- Lechmere closure and replacement bus service
- Street closures and detours
We were hoping for more details on station designs, but those weren’t shared.
By the way, this is the 1,000th post on STEP’s website! The fight for better transportation in Somerville has been a long one.
As Green Line construction continues, three bridges will continue to be closed longer than originally planned. Here’s the latest schedule:
Washington St.: Expected to reopen in May 2020.
Broadway: Expected to reopen in July 2020.
School St.: Expected to close after Washington St. bridge is reopened in May 2020 and reopen in June 2021 (the School St. bridge will not close until the Washington St. bridge is reopened.)
Medford St.: Expected to reopen in October.
The reason for moving the date is based on the contractor encountering an environmental contaminated water condition and the fact that the Broadway Bridge has been reconstructed a few times in the past and they have hit granite bridge abutment foundations that were unforeseen.
Officials still expect the Green Line Extension to be completed on time, by the end of 2021.
“Green Line Extension Bridge Openings Delayed” (Somerville Patch)
“In his testimony before the MBTA’s Fiscal Management Control Board today, Somerville Mayor Joseph Curtatone said the city is “deeply disappointed” by the delays and will need additional assistance to address the impact of the closures. He said his community has had to shoulder a difficult burden during construction and will work with the MBTA and MassDOT to reduce its effects, including advocating for assistance with public safety and traffic management and support for local businesses .”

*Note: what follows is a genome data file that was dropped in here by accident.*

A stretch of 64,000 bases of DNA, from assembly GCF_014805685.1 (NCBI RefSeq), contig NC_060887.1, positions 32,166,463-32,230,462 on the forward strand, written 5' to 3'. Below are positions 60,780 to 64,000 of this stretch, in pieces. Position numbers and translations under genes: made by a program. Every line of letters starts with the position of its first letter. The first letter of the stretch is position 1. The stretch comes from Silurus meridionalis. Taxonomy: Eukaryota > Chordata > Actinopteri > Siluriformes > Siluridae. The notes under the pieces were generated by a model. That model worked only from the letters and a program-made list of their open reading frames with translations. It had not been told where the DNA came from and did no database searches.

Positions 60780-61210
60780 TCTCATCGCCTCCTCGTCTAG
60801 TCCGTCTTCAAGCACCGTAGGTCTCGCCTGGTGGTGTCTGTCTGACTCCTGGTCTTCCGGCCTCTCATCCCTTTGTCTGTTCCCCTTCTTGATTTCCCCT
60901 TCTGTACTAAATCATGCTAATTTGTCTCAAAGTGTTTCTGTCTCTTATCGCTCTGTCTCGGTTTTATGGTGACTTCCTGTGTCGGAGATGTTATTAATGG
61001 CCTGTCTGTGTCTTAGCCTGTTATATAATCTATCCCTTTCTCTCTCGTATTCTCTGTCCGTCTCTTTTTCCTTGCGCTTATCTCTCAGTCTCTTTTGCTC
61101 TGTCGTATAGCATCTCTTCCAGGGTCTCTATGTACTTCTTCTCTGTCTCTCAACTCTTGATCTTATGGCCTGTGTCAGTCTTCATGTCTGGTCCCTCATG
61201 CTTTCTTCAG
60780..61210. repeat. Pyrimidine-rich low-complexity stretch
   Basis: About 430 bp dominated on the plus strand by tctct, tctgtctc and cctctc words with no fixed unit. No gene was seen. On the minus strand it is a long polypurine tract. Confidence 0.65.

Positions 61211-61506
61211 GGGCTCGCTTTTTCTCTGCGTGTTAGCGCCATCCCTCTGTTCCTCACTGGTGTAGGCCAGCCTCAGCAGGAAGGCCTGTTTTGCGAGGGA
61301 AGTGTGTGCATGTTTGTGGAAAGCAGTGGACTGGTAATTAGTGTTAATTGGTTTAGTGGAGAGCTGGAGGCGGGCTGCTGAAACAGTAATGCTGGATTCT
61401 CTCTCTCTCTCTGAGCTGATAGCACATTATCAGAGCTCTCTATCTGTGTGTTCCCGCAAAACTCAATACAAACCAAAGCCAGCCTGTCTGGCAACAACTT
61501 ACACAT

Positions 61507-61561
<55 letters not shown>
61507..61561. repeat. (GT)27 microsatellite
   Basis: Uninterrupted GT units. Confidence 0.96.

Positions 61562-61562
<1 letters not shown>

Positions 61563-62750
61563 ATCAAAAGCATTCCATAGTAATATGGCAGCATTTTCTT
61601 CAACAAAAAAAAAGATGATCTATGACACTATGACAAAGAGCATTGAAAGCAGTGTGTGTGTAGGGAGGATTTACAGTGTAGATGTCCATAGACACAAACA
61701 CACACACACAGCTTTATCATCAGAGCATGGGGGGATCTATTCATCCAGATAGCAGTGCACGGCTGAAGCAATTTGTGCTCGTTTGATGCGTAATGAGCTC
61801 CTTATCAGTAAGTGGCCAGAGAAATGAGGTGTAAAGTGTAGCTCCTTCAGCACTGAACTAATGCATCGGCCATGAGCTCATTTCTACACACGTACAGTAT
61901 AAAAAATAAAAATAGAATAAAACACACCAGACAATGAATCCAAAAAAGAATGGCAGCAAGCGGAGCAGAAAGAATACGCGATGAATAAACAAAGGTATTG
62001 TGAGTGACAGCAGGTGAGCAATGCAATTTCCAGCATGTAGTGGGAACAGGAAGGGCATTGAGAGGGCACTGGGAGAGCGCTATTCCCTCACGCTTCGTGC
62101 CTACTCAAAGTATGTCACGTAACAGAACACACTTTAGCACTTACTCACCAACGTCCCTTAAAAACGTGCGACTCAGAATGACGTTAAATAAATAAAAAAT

The MBTA is closing the decrepit Lechmere station at the Green Line’s current northern terminus next spring while it builds a new station across Monsignor O’Brien Highway, meaning for the better part of a year the trolleys will end their run at North Station. The Science Park station will also be closed while the T conducts major repairs to the viaduct that carries the Green Line.
“Somerville wants open bridges, less noise, and more trees from GLX team” (Somerville Journal)
Though many residents attended the Nov. 19 meeting to learn about the progressing work, many shared concerns about construction noise, loss of trees, and community path design.
Concerned resident Wig Zamore noted thousands of trees were cut down due to the GLX and high school projects, and felling just 10 mature trees can trigger an action with the Massachusetts Environment Policy Act, should citizens choose to file it and start the process.
Cherry Street resident Allen Moore is invested in the community path: he is a member of the Somerville Bike Committee and is co-president of the Friends of the Community Path.
“We have given a lot of suggestions to the state on widening this path,” he said. “We understand no one wants to delay the project, including us, but there are some small changes — without changing the structure or retaining walls, etc. — which we’ve requested, and have not been adopted, so I’d like to know why they can’t be done.”
Before a relocated Lechmere light rail station opens in December 2021, residents can expect 11 months of bus service to replace trains starting in May, state transportation officials say.